Smile Politely

The Great Cover Up 2016 in review, part two


Thursday night’s lineup was completely stacked with great local bands like Tara Terra and We the Animals. Going into it, I was feeling that this might be the best night yet. Local alt-country group Penny Horses got the night underway by covering Blind Melon followed by Motes as Cat Power and Isaac Arms as folk legend Nick Drake.

Motes as Cat Power. Photo by Tom Chandler.

Isaac Arms as Nick Drake. Photo by Tom Chandler.

Tara Terra as The Killers. Photo by Tom Chandler.

Next up was Tara Terra who opened their set as The Killers with “Somebody Told Me” and “Mr. Brightside”, which instantly got the crowd going. They were able to sustain the energy by performing classics like “Somebody Told Me” and “All These Things That I’ve Done”. Overall, it was a very impressive performance from Tara Terra, I wouldn’t have expected them to have chosen The Killers but it worked out really well. 

We the Animals as Katy Perry. Photo by Tom Chandler.

We the Animals were the next band to take the stage and I really had no idea what to expect and the fact that they were setting up some pretty big props only added to the mystery, but when the lights dropped and Kayla Brown of We the Animals slowly emerged from the center of the crowd dressed as Katy Perry I knew we were in for an incredible set. Choosing to cover Katy Perry might seem like a risky move but We the Animals absolutely nailed it — they went completely all-out and the crowd loved every minute of it. The costumes were fantastic, the dancers were beautiful, and the band did a fantastic job behind the lead vocals of Kayla Brown as Katy Perry herself. They performed a lot of Katy Perry’s hits like “Firework” and “Teenage Dream” but the best moment came when they released a bunch of beach balls and inflatable palm trees into the crowd. For me, this is what The Great Cover Up is all about — extremely talented local musicians putting forth a lot of energy into creating a show without necessarily taking themselves to seriously.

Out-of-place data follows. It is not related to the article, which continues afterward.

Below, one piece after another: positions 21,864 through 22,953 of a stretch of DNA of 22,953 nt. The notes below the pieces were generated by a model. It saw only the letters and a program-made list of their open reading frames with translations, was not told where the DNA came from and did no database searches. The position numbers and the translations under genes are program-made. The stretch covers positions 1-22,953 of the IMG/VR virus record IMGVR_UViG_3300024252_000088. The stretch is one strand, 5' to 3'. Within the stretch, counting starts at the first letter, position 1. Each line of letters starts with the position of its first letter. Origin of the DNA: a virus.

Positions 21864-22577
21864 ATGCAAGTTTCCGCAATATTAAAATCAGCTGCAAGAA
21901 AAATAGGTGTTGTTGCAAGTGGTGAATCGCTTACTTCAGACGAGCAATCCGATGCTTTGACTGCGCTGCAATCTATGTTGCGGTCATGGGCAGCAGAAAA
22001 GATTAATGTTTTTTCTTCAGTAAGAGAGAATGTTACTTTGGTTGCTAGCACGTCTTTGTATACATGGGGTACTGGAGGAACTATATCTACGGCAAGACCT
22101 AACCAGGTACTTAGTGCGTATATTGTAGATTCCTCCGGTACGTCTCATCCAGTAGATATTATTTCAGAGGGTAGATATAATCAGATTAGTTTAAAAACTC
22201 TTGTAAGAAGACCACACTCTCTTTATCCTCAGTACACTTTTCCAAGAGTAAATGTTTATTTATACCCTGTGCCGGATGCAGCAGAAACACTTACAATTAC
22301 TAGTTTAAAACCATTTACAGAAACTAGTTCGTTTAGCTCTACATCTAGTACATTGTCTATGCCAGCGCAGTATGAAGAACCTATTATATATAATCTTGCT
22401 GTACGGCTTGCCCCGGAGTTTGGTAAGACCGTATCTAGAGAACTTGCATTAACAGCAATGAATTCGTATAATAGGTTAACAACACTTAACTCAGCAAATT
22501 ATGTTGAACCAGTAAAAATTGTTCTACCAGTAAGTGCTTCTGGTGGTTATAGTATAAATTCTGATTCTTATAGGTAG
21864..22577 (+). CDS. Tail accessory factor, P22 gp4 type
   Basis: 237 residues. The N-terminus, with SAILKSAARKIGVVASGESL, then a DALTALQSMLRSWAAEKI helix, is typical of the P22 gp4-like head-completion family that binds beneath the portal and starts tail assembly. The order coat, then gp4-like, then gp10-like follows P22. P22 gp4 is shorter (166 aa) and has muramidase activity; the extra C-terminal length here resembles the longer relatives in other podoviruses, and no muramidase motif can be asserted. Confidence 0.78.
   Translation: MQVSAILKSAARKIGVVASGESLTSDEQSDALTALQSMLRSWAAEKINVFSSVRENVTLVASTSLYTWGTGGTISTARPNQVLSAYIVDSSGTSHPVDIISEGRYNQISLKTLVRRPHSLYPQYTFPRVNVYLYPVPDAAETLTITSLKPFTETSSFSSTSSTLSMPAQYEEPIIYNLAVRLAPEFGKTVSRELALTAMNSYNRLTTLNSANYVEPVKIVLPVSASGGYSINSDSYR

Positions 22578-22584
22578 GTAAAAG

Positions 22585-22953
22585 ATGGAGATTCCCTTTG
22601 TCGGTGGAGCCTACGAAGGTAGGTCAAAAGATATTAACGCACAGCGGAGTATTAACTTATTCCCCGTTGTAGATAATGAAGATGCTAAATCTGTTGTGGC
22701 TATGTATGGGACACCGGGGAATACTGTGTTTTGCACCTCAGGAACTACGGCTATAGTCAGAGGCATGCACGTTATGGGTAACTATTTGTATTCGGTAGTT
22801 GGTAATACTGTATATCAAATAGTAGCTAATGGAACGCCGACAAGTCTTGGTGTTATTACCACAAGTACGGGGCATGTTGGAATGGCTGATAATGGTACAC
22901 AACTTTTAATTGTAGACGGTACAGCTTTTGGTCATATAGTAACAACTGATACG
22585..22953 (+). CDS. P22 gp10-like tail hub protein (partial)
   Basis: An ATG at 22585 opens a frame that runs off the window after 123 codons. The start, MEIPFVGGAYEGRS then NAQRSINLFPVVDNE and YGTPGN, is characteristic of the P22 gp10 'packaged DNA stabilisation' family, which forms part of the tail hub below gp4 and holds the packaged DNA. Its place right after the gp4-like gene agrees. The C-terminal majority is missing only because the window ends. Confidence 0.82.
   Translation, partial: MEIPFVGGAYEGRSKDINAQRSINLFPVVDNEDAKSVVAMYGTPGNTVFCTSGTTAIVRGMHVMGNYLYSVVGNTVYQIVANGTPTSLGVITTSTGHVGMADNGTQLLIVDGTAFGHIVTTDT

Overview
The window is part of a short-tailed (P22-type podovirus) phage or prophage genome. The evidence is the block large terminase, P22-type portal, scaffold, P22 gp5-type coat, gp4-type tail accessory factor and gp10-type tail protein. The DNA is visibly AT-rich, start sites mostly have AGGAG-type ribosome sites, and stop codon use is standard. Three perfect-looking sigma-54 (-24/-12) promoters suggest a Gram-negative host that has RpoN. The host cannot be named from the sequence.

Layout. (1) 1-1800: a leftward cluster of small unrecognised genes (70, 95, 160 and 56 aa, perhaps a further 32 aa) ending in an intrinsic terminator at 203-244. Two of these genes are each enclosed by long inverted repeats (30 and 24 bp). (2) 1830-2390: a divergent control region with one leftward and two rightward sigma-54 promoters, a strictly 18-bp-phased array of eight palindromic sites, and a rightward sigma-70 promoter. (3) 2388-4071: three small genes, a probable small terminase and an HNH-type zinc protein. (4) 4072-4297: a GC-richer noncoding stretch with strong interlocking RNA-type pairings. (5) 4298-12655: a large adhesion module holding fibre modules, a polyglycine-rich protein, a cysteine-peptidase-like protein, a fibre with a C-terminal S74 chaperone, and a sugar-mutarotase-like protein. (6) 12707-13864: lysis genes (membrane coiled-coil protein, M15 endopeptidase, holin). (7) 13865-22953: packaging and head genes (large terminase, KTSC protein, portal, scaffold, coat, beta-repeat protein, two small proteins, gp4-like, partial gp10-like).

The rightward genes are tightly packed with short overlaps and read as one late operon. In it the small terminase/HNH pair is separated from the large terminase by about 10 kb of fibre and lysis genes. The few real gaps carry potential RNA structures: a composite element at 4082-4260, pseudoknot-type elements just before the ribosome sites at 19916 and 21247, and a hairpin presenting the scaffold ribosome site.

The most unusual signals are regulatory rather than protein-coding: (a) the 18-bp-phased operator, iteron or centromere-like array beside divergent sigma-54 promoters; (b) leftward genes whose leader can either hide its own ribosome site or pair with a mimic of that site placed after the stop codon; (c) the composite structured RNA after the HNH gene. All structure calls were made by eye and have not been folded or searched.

We the Animals as Katy Perry. Photo by Tom Chandler.

Grandkids as The White Stripes. Photo by Tom Chandler.

The final band of the night was Grandkids as The White Stripes and they had the challenge of following up We the Animals. I consider myself fairly familiar with The White Stripes but I honestly wasn’t positive that’s who they were covering until the third song in when they played “I Just Don’t Know What To Do With Myself”. That being said, they were able to get the crowd really going with songs like “Blue Orchid” and “Seven Nation Army”. — Joe Krehbiel


The finale of The Great Cover Up brought a jam-packed line-up of oldies and modern bands. Starting out the night was Dalipop bringing a powerful feminine spin on Maroon 5. The sweet sounds of Adam Levine mixed in with the Dalipop twist of a saxophone brought people flocking to the front of the stage. A tight and clean set started the bar off high for the night.

Photo by Sam Logan.

Photo by Sam Logan.

Photo by Sam Logan.

Photo by Sam Logan.

Following came Seventeen Sisters bringing The Accord a night at The Grand Ole Opry. Their multiple musician line-up brought the crowd renditions from Loretta Lynn, Johnny Cash, June Carr, Dolly Parton, Patsy Cline, and Roger Miller plus his Miller Lites. If their musical country charm wasn’t enough to steal the crowd’s hearts, their on-point outfits made good ol’ Champaign feel like Nashville, Tennessee. 

Bringing the heat and another genre change-up, T.R.U.T.H came knocking on everyone’s door with the musical styling of Kendrick Lamar. If there’s anyone that could give him a run for his money on bringing the hype to the room, it is T.R.U.T.H. Arguably one of the most powerful moments of the night was when her set closed with Kendrick’s 2015 hit, “Alright,” which had the entire room bouncing. 

Keeping up with the power, 90’s Daughter entered as Aretha Franklin, their lead singer’s voice doing immaculate justice to the queen herself. Armed with saxophones aplenty (a common theme in many of these bands) and a booming chorus of back-up singers, The Accord was grooving like it was the 60’s again. From old pop to new, Church Booty kept the energy up with a flawless set of hit Britney Spears songs. The banger after banger packed into a neat little medley, the crowd was eating it up, singing along to every line. “Britney” owned the stage, dominating the room with her prowess and talent. 

Taking us over the pond, Beat Kitchen tore up The Accord as punk outfit The Clash. With ripping chords and howling vocals, it was a wonder why there wasn’t a circle pit unleashed among the attendees. With a forehead of sweat and guitar full of heart, the punk masqueraders bellowed and strummed with a ferocity that clamored off the walls. And finally, what better way to end the night than with some funk? Abnormous molted into funk band Zapp and Roger and definitely funked us all up. If a wacky keyboard and groovy gals in sparkles aren’t how you think an event like The Great Cover Up should end, then I don’t know what would satiate you. All in all, The Great Cover Up 25 provide Champaign-Urbana with an eclectic blend of music spanning across many different eras and genres, leaving us in great anticipation of next year’s event. — Nishat Ahmed

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